And ladies, if you’re travelling in a group, don’t miss going to Bread in Common for a meal. The plates are all to share, and their food is a fantastic representation of fresh, produce-driven, Modern Australian cuisine.  

If you can’t decide on what to eat, go for the quintessential Fremantle experience of eating a fish and chip meal at the Fishing Boat Harbour. Eat at Cicerello’s or Kailis Bros, both local seafood institutions. Make sure you take heed of the signs saying “do not feed the seagulls, or they will SOY”, where the SOY stands for “s*** on you”.

Beer snobs will be spoiled for choice, with three excellent micro-breweries all within walking distance of each other:

In the end

Photo by Josh Spires on Unsplash

End your day at Bathers Beach, where you can relax on the deck and watch the sun go down in all its golden glory over the strikingly blue Indian Ocean.

And as a post script, the brave can opt to sign up for Fremantle Prison’s nighttime Torchlight Tour, where guides will tell you sordid stories of the prison’s bloody past as you fumble through its haunted hallways in the dark.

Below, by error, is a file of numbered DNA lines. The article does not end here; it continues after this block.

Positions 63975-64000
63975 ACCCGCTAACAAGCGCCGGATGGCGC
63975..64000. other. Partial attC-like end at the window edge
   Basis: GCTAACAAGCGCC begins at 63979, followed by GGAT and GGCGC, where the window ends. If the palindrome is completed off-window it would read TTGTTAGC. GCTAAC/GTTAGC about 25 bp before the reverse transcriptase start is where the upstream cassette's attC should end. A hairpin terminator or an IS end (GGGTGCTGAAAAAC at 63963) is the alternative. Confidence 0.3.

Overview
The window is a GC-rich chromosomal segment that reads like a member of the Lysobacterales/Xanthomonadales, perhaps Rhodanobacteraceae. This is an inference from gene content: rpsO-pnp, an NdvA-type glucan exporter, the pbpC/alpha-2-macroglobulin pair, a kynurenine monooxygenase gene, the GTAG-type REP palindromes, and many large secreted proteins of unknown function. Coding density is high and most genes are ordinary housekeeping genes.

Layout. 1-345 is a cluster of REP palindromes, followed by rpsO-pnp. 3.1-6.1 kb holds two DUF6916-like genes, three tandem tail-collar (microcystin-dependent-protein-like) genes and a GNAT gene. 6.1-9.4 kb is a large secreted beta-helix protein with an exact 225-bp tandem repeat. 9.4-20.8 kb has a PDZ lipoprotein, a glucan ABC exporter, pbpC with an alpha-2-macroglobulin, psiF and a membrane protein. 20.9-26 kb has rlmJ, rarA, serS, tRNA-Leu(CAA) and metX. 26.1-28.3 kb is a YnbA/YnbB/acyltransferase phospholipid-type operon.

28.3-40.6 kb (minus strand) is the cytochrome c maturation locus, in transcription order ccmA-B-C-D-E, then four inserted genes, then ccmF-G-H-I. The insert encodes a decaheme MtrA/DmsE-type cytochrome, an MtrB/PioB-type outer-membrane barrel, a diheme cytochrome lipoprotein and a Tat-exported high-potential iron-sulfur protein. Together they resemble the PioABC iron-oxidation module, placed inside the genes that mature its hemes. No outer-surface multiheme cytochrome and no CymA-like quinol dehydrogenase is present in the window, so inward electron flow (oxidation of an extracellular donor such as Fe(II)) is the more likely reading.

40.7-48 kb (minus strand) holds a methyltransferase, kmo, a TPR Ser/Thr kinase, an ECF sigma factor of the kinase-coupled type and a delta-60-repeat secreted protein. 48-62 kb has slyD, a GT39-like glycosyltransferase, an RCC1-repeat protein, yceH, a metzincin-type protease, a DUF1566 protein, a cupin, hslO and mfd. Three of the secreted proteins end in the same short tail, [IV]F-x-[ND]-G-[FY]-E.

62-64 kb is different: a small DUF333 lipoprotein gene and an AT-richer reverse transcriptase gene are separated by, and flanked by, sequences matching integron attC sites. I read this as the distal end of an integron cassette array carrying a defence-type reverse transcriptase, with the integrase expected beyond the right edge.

Try not to hang around the pubs and clubs after  pm, especially so if you are travelling alone, as it can get dangerously rowdy.

Just remember that you will not be able to fit everything in a day, but the above should give you enough of a primer that you can pick and choose the experiences you want to make the best of your day out.

*All photos courtesy of author unless otherwise stated

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Charmaine grew up in Kuching but ended up living in Perth, the world’s most isolated capital city. Her travels tend to centre around preventing the onset of hangry and no meal is safe from her camera.